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Synchronous dynamic random access memory (SDRAM) is dynamic random access memory (DRAM) with an interface synchronous with the system bus carrying data between the CPU and the memory controller hub. SDRAM has a rapidly responding synchronous interface, which is in sync with the system bus. SDRAM waits for the clock signal before it responds to control inputs.
SDRAM preceded double data rate (DDR). The newer interface of DRAM has a double data transfer rate using both the falling and rising edges of the clock signal. This is called dual-pumped, double pumped or double transition. There are three significant characteristics differentiating SDRAM and DDR:
SDRAM has a 64-bit module with long 168-pin dual inline memory modules (DIMMs). SDRAM access time is 6 to 12 nanoseconds (ns). SDRAM is the replacement for dynamic random access memory (DRAM) and EDO RAM. DRAM is a type of random access memory (RAM) having each bit of data in an isolated component within an integrated circuit. Older EDO RAM performed at 66 MHz.
With older clocked electronic circuits, the transfer rate was one per full cycle of the clock signal. This cycle is called rise and fall. A clock signal changes two times per transfer, but the data lines change no more than one time per transfer. This restriction can cause integrity (data corruption and errors during transmission) when high bandwidths are used. SDRAM transmits signals once per clock cycle. The newer DDR transmits twice per clock cycle.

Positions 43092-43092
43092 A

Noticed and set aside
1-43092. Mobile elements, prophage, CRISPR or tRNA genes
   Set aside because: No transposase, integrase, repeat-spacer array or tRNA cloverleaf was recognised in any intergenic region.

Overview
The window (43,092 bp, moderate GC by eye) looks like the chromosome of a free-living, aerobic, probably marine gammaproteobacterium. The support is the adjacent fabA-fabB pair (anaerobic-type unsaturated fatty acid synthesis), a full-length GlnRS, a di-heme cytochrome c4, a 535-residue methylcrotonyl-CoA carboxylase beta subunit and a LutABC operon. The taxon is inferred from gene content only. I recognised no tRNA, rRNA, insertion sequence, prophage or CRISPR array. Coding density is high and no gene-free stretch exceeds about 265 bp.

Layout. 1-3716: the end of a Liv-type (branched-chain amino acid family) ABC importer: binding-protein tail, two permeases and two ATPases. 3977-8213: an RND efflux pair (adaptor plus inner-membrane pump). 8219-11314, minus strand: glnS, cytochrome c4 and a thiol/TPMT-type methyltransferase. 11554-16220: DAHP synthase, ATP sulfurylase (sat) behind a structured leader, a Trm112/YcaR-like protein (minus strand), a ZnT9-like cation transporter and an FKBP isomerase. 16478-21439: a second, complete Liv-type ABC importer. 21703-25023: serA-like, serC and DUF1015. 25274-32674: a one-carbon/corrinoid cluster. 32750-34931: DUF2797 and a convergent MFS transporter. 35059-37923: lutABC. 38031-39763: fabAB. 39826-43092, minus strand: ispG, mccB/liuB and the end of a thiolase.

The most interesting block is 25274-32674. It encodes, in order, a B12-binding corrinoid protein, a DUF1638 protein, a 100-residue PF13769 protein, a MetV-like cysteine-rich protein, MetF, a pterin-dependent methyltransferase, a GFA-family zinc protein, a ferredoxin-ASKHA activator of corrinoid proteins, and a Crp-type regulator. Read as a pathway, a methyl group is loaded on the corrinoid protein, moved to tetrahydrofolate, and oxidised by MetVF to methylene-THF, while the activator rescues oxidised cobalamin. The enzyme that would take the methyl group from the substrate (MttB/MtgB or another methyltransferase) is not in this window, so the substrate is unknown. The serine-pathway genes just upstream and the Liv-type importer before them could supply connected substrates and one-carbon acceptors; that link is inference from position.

SDRAM is improved DRAM with a synchronous interface waiting for a clock pulse before it responds to data input. SDRAM uses a feature called pipelining, which accepts new data before finishing processing previous data. A delay in data processing is called latency.
DRAM technology has been used since the 1970’s. In 1993, SDRAM was implemented by Samsung with model KM48SL2000 synchronous DRAM. By 2000, DRAM was replaced by SDRAM. In the beginning SDRAM was slower than burst EDO DRAM because of the extra logic features. But the benefits of SDRAM allowed more than one set of memory, which increased the bandwidth efficiency.
With the introduction of DDR, SDRAM quickly began to fade out of use because DDR was cheaper and more cost effective. The SDRAM used a 168-pin while the DDR module used a 184-pin. SDRAM modules used a voltage of 3.3V and DDR used 2.6V, producing less heat.